Caution urged in encounters with sick birds of prey


COLUMBUS – Reports of an unusually high number of sick or dying birds of prey such as hawks and owls across the state have prompted the Ohio Department of Natural Resources to warn anyone who might encounter these animals in the wild to avoid handling them.

“Because these birds have strong, sharp talons and beaks, they can inflict serious injuries to people not experienced in handling them, ” said Pat Ruble, wildlife administrator.

“If people find a dead or injured raptor, we are advising them to leave it alone.”

Anyone finding a sick or dead raptor can report the discovery to a local raptor rehabilitation center or through the department’s Web site at A statewide list of raptor rehab centers is available on the site.

Dying raptors. Between 100 and 150 sick and dying raptors – mostly owls and hawks – have been reported statewide within the past several days.

Initial testing has been completed on several of the birds and some have tested positive for West Nile virus.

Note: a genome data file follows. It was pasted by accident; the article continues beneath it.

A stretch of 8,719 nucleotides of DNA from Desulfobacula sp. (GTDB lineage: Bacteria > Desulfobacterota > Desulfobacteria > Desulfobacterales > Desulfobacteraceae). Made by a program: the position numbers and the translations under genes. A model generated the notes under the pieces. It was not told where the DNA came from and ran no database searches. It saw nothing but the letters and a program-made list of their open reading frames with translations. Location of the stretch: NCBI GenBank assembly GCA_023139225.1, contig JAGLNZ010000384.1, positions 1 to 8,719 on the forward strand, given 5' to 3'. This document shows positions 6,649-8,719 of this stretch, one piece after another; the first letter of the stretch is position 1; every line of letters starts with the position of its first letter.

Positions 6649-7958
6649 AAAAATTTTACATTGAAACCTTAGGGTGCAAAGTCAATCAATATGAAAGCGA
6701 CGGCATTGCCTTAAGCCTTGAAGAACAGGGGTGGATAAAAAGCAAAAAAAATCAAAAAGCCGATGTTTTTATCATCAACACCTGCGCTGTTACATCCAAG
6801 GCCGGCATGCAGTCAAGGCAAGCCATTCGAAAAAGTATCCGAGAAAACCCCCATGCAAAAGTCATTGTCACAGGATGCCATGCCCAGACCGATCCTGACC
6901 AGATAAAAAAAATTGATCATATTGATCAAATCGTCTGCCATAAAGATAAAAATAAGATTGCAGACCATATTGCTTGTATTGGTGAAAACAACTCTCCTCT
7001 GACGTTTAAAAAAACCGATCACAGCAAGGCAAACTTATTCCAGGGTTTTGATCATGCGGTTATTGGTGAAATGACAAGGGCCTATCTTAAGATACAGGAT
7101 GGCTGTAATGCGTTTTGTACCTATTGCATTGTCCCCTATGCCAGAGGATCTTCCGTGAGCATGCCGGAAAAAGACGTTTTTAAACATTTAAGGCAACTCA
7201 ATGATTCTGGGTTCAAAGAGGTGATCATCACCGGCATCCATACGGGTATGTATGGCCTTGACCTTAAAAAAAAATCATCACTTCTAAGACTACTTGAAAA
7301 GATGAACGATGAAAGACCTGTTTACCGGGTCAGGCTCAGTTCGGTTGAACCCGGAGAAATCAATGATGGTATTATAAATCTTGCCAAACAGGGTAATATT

The National Wildlife Center in Madison, Wis., is currently testing some of the birds to determine the actual cause of death.

Many species of birds can carry West Nile virus without showing any symptoms, and West Nile virus is not necessarily fatal to all birds.

According to the state department of health, people cannot contract West Nile virus from birds. The disease can only be transmitted to humans through the bite of an infected mosquito.

No threat. If the birds’ deaths are attributed to West Nile virus, it would not represent any additional threat to people.

“But, at this point, we don’t know what is killing the birds, and that’s another reason for people to not handle them,” said Ruble.

The division of wildlife indicated there is no need for additional collection of dead or dying hawks and owls, and confirmed enough of the birds have been collected to allow for accurate testing.

The agency will distribute further information when testing has been completed.

The department of health recommends that dead birds should only be handled with rubber gloves.


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